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To him who, in the love of Nature, holds Communion with her visible forms, she speaks A various language. For his gayer hours She has a voice of gladness, and a smile And eloquence of beauty; and she glides Into his darker musings with a mild And gentle sympathy, that steals away Their sharpness, ere he is aware. When thoughts Of the last bitter hour come like a blight Over thy spirit, and sad images Of the stern agony, and shroud, and pall, And breathless darkness, and the narrow house, Make thee to shudder, and grow sick at heart;— Go forth unto the open sky, and list To Nature’s teachings, while from all around— Earth and her waters, and the depths of air— Comes a still voice:—Yet a few days, and thee The all-beholding sun shall see no more

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In all his course. Nor yet in the cold ground,
Where thy pale form was laid, with many tears,
Nor in the embrace of ocean, shall exist
Thy image. Earth, that nourished thee, shall claim
Thy growth, to be resolved to earth again;
And, lost each human trace, surrendering up
Thine individual being, shalt thou go
To mix for ever with the elements,
To be a brother to the insensible rock
And to the sluggish clod, which the rude swain
Turns with his share, and treads upon. The oak
Shall send his roots abroad, and pierce thy mould.

Yet not to thy eternal resting-place Shalt thou retire alone;—nor couldst thou wish Couch more magnificent. Thou shalt lie down With patriarchs of the infant world—with kings, The powerful of the earth—the wise, the good, Fair forms, and hoary seers of ages past, All in one mighty sepulchre. The hills, Rock-ribbed and ancient as the sun; the vales, Stretching in pensive quietness between; The venerable woods; rivers that move In majesty; and the complaining brooks, That make the meadows green: and, poured round all, Old ocean's gray and melancholy waste— Are but the solemn decorations all Of the great tomb of man. The golden sun,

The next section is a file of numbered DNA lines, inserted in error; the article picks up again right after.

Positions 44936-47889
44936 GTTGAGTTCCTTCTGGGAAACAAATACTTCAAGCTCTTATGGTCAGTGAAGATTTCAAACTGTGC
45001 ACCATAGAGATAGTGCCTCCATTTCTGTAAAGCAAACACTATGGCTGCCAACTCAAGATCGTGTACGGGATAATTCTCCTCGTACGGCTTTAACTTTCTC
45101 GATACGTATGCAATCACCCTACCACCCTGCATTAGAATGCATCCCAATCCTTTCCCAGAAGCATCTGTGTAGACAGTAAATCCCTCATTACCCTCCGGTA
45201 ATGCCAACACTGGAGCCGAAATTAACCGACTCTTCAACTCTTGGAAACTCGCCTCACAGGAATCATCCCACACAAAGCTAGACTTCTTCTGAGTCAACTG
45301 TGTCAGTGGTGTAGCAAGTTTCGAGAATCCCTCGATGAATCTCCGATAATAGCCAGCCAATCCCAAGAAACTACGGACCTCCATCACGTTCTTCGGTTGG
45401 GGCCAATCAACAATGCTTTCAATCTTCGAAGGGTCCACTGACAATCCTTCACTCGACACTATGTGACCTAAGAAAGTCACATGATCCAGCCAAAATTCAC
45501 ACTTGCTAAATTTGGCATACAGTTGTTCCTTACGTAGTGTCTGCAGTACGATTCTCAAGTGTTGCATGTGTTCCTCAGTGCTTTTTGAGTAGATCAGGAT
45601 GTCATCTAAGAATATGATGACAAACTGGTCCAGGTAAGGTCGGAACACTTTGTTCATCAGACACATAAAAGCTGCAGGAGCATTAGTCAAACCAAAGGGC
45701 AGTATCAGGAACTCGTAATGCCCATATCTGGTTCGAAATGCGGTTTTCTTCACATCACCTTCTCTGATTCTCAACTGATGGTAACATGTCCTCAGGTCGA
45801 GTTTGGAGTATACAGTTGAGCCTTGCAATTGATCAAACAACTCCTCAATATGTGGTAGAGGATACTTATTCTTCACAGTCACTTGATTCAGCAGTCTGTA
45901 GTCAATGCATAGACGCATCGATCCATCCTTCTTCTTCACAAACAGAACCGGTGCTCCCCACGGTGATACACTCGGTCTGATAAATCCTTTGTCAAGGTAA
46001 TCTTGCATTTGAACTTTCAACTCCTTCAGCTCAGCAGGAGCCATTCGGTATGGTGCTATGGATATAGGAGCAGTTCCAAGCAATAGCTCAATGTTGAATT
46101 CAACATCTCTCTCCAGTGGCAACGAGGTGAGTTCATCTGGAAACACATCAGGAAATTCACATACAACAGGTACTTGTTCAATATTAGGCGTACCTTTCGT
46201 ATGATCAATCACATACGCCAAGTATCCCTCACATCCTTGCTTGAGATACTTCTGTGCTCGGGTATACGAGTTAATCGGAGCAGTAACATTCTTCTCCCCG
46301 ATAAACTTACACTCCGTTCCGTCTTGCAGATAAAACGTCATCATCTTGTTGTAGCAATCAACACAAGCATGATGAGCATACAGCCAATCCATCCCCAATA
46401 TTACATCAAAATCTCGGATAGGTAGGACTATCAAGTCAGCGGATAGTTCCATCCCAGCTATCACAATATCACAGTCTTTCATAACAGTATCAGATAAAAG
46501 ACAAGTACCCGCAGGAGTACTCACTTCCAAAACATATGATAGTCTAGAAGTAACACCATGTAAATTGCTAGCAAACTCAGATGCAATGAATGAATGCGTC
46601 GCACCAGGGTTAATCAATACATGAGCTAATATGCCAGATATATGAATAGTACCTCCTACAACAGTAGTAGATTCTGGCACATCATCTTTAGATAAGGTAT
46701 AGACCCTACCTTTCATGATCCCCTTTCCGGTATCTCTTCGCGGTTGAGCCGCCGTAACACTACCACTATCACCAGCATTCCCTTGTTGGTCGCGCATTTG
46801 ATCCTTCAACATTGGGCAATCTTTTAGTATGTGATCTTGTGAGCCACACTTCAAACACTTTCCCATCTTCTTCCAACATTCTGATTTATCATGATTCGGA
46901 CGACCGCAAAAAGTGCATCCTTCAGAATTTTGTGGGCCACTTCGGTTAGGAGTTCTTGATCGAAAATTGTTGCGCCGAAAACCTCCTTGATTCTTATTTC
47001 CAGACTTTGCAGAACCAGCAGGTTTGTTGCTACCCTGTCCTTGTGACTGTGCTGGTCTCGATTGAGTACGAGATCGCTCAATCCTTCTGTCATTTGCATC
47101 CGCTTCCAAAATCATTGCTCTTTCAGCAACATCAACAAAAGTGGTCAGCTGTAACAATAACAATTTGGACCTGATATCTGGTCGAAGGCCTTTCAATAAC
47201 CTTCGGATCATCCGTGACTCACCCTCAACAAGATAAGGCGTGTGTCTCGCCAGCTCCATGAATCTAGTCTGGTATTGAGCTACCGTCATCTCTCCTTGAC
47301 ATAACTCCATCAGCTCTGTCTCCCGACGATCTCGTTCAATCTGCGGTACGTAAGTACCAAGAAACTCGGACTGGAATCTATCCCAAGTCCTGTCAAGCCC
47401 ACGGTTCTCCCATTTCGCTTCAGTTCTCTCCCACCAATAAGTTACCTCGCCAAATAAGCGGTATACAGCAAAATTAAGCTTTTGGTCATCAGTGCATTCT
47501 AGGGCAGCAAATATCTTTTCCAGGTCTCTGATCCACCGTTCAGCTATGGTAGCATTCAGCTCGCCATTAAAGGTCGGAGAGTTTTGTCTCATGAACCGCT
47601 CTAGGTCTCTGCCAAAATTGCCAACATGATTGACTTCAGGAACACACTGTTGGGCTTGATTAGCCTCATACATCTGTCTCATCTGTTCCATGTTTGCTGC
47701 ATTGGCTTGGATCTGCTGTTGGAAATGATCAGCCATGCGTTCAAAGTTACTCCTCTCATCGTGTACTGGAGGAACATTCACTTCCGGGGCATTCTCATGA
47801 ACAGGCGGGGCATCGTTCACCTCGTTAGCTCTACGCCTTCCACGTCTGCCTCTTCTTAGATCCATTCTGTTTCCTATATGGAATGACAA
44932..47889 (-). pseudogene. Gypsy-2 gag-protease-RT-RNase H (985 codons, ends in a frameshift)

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The planets, all the infinite host of heaven,
Are shining on the sad abodes of death,
Through the still lapse of ages. All that tread
The globe are but a handful to the tribes
That slumber in its bosom. Take the wings
Of morning, and the Barcan desert pierce;
Or lose thyself in the continuous woods
Where rolls the Oregon, and hears no sound,
Save his own dashings; yet—the dead are there;
And millions in those solitudes, since first

The flight of years began, have laid them down
In their last sleep—the dead reign there alone.

So shalt thou rest—and what if thou shalt fall
Unheeded by the living, and no friend
Take note of thy departure ? All that breathe
Will share thy destiny. The gay will laugh
When thou art gone, the solemn brood of care
Plod on, and each one, as before, will chase
His favourite phantom; yet all these shall leave
Their mirth and their employments, and shall come,
And make their bed with thee. As the long train
Of ages glide away, the sons of men,
The youth in life's green spring, and he who goes
In the full strength of years, matron, and maid,
And the sweet babe, and the gray-haired man—
Shall, one by one, be gathered to thy side,
By those, who, in their turn, shall follow them.

78 TH A NATO P S I S.

So live, that, when thy summons comes to join The innumerable caravan, that moves To that mysterious realm, where each shall take His chamber in the silent halls of death, Thou go not, like the quarry-slave at night, Scourged to his dungeon; but, sustained and soothed By an unfaltering trust, approach thy grave, Like one who wraps the drapery of his couch About him, and lies down to pleasant dreams.

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WHEN the summer harvest was gathered in,
And the sheaf of the gleaner grew white and thin,
And the ploughshare was in its furrow left,
Where the stubble land had been lately cleft,
An Indian hunter, with unstrung bow,
Looked down where the valley lay stretched below.

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